Every software release needs to have release notes. End users need to be able to understand what it is that they are upgrading to and any associated risks, or risks mitigated by upgrading and receiving bug fixes. Across the board proprietary and open source software projects either hit or miss on delivering decent release notes. During MidCamp I decided to help fix that problem for Drupal.org projects.
What makes good release notes?
Probably the first question is: what makes good release notes? It depends on the audience of the product and scale of the product. As an Android user, I'm used to my perpetual weekly "Bug fixes and improvements" message. As a developer that kills me because I want to know. But for my wife, she probably doesn't care or read the reason why there is an update, she just lets the auto-updater run.
Take a look at Spotify versus Buffer, for instance.
Spotify, being a music app, has a more general audience and has a larger user base. Buffer is for social media savvy and marketing oriented users, it's base is also more niche. Release notes should educate the end-user about what they are getting into and what problems will be fixed. Maybe your end audience does not care that much (Shopify) so you just maintain your internal release logs and keep an eternal generic release notes message up. Or you make a blend, like Buffer. Or you go all out with technical details and documentation like Drupal, WordPress, and others.
Making better Drupal module release notes
When a module rolls out a new release and the contents are just "some bugs fixed" or no content, I get sad inside. I know most of us are maintaining Drupal modules on the side without true sponsorship or business-oriented motivation. But, as maintainers, or job is to ship dependable software. Dependable software doesn't mean just committing bugs and release fixes. It means communicating those to our end users.
If you look at the Drupal 8.5.0 release notes, you see a lot of detail. There has to be! It's Drupal core! Drupal core has release managers and product managers that can work to generate these notes that communicate important updates, major bugs fixed or any features added, and any known issues. This allows for proper evaluation of an incoming release and the impact it will make on operations. It's a large product with a technical and management level audience.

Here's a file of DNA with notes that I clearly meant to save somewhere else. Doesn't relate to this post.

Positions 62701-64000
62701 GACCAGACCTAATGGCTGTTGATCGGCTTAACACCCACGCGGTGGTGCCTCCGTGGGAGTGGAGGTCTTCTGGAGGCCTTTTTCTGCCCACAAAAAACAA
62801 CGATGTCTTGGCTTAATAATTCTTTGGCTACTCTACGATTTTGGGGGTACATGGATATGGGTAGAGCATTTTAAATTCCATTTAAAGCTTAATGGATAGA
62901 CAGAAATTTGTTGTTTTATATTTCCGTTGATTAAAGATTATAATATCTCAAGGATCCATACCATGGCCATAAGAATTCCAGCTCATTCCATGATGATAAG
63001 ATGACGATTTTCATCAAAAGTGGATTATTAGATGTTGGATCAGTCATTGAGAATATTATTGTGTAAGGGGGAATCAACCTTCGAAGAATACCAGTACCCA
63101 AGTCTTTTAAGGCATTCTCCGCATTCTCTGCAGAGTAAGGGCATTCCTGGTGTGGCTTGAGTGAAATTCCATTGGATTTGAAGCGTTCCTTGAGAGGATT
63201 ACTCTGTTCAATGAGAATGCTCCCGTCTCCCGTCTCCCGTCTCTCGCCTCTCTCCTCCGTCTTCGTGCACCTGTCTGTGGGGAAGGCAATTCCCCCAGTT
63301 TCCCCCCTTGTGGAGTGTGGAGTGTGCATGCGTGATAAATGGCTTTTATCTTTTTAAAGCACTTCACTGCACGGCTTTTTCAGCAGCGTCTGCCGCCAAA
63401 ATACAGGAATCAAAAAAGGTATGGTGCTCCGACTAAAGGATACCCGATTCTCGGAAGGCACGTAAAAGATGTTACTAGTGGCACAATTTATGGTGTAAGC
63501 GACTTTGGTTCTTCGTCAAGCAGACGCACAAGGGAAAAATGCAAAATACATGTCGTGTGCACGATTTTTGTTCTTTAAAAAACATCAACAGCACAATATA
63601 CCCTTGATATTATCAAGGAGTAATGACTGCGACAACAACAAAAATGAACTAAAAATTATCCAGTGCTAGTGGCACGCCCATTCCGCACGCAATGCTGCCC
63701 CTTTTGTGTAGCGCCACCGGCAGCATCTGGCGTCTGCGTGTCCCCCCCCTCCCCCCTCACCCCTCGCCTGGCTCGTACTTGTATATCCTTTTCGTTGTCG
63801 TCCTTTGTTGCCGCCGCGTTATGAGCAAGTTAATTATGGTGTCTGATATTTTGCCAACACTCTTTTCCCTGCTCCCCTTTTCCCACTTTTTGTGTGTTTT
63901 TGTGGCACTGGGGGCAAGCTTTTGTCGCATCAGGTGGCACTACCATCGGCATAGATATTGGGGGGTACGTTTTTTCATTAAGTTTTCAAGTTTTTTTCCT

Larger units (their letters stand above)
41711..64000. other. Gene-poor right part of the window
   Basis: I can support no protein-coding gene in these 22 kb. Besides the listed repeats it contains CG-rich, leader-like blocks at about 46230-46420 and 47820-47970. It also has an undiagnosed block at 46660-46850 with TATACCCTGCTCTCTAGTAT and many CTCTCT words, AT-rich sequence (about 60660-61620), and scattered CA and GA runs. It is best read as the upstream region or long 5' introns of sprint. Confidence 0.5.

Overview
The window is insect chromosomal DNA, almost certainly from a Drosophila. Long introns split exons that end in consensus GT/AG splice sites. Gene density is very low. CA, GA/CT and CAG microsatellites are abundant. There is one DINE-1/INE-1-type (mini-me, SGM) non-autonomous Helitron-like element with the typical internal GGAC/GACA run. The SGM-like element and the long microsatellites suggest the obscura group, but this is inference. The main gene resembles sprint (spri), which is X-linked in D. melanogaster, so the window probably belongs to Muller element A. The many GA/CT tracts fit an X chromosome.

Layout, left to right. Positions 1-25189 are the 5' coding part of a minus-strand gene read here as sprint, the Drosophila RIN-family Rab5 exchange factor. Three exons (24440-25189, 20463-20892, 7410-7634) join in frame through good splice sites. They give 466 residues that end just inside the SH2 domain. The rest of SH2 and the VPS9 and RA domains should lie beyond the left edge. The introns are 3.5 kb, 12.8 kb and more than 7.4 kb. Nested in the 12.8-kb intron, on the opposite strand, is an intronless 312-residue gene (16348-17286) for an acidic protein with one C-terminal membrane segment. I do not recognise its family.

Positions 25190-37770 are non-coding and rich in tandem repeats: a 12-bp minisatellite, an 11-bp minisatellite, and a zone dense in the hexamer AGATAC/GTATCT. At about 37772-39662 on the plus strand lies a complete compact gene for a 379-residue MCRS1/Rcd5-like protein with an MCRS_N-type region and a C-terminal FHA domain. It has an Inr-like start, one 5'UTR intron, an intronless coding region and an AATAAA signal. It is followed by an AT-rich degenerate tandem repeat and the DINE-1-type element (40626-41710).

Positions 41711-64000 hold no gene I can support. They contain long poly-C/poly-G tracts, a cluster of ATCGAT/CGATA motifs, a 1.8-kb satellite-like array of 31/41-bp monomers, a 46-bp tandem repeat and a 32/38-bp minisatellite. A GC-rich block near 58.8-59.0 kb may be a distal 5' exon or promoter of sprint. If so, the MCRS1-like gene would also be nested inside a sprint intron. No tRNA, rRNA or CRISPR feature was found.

Now, let's look at another module that has nearly 150,000 sites using it - Superfish. The 8.x-1.2 and 8.x-1.1 release notes look like a quick manual copy and paste grab from the commit log. Since most module maintainers follow the standard commit message practices, I could have just reviewed the commit log and reviewed for my self. I have no context on what those issues were for or if they are bugs or features. Please note: this is no knock on the maintainer mehrpadin. I am just making an observation and stating my motivation. Release notes take time to curate, and most open source maintainers use their spare time to manager issue queues. It's why we have a documentation problem as well, and a whole other topic.
Next let's check out the Drupal Commerce release notes, which has had two format changes since 2.2. If you look at the 8.x-2.2 release notes, we did the same as Superfish - a blob of text which was our commit log and requires manual work to learn more about the included changes. In 8.x-2.4 there was a change. Changes link to their proper issue queue and we link to the users who helped. There's a tool for this, and I'll cover that next. In 8.x-2.5 we have an even better format, in my opinion. Not only are issues linked, but they are grouped by the type of fix: bug, feature, task. An end user of Drupal Commerce can quickly evaluate if the release is mostly features or bug fixes and determine possible impact. There's a tool for this, too. The one I worked on at MidCamp.
There are tools for that
Through means now lost to memory, I came across the Git Release Notes for Drush project. It takes the commit log of a Drupal.org module and turns it into release notes which automatically link to the issue and users. The drush rn module was used to generate the Drupal Commerce 8.x-2.4 release notes. I also use it heavily on all of my other modules. However, after a few years of use, I wanted something a little bit more. I didn't want to keep using a Drush command (especially since this pre-Drush 9 command, back in Drupal 6 days.)
I have a Drupal.org CLI tool that I use for my day to day maintainership and contribution items. While at MidCamp I hacked on a drupalorg maintainer:release-notes command. It's heavily based off of the GRN Drush command. It compares tags, takes the commits, does some processing, makes pretty release notes.
The command provides some additional features. I want to thank Mike Lutz who gave some ideas! Having issues broken apart by their issue type makes it more readable and understandable. I also wanted to call out our contributors, because they are essential to our project.
The end result provides a nice release note summary. I would like to find even more improvements that give Drupal.org project maintainers the ability to create insightful release notes without the management overhead.
You can find the project at https://github.com/mglaman/drupalorg-cli. Currently, it's only available via a global Composer install, which can cause conflicts with Drush. I'm working on providing a Phar for download.